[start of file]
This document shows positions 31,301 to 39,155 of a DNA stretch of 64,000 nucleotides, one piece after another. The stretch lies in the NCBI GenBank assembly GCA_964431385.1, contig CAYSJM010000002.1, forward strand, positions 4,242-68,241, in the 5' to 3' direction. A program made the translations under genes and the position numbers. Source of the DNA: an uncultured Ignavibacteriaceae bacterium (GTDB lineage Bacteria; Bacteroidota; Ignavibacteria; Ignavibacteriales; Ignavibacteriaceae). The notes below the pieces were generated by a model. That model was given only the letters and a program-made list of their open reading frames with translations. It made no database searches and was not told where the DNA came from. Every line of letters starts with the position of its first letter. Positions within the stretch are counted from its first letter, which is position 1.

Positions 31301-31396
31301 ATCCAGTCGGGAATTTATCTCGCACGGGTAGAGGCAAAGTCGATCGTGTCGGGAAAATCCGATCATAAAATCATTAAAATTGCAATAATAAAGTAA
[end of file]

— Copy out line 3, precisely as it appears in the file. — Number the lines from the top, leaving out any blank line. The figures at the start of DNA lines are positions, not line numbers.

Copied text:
31301 ATCCAGTCGGGAATTTATCTCGCACGGGTAGAGGCAAAGTCGATCGTGTCGGGAAAATCCGATCATAAAATCATTAAAATTGCAATAATAAAGTAA